In addition, comparison between the glycoproteomic and proteomic data of MIBC patients revealed the dysregulation of glycosylation in 21 proteins without any alterations in protein expression. Some of these proteins include, vitronectin (VN), fibrinogen beta chain protein (FGB), myeloperoxidase (MPO), serpin family C member 1 (SERPINC1), cadherin13 (CDH13). VN that functions as an adhesive molecule between the cells and ECM has been reported in cancers for cell growth, angiogenesis and metastasis [22]. A recent study has demonstrated VN is a potent promigratory factor and its activity is inhibited by fibrinogen [23]. In our data, we observed altered glycosylation of VN and FGB without any significant change in protein expression level. Przybyło et al., postulated altered glycosylation in cadherins interrupt the effective interactions between the cells in bladder cancer [24]. Downregulation of CDH13 expression promotes invasiveness of bladder transitional cell carcinoma [25].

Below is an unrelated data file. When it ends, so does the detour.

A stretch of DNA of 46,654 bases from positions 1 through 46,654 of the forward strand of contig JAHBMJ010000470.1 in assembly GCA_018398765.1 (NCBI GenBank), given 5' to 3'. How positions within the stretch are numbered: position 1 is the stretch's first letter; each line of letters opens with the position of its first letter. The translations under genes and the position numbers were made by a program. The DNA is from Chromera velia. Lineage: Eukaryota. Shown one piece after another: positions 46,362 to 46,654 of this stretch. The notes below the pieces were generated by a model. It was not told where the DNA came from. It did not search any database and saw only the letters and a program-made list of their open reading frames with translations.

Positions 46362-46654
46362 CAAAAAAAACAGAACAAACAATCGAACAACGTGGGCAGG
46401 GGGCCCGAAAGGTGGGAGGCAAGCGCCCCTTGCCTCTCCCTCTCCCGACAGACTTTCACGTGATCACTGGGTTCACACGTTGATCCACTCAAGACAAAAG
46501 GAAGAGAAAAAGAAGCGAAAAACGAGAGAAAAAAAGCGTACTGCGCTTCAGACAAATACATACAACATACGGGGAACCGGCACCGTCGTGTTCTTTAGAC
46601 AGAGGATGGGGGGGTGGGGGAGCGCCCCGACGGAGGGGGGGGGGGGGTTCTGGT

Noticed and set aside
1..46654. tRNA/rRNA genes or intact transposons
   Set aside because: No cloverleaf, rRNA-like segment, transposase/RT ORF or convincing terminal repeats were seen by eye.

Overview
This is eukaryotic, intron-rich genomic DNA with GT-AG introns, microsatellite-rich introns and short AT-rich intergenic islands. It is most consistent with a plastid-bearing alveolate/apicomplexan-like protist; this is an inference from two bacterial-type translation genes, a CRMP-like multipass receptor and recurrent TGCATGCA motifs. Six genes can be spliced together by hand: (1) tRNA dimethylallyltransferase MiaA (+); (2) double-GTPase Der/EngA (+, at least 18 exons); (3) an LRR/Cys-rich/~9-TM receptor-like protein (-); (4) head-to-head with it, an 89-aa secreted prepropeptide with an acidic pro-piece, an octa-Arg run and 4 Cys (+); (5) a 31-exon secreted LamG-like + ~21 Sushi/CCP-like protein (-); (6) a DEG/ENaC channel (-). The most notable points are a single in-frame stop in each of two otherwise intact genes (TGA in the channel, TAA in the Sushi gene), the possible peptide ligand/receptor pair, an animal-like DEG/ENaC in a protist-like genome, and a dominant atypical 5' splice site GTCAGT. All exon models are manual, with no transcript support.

In this study, we conducted a broad analysis of the differentially expressed proteins as well. Interestingly, altered expression levels of ECM and immune system related proteins were observed in NMIBC data. MMP-9 was elevated in the urine samples of BC patients and has been associated with tumor growth, invasion and metastasis [26, 27]. High expression of complement proteins has been associated with tumor growth, evasion from immune surveillance, metastasis and EMT in various cancers [28]. Complement proteins such as C3, C4A, CFB were highly expressed in NMIBC patient samples. Altered N-glycosylation and expression of these proteins may promote carcinogenesis by regulating tumor initiating events such as proliferation and immune evasion in BC. We also observed high expression of S100 family proteins such as S100A8, S100A9, S100P and S100A12 in MIBC patients. Altered expression of S100 proteins has been correlated with progression of various cancers [29, 30].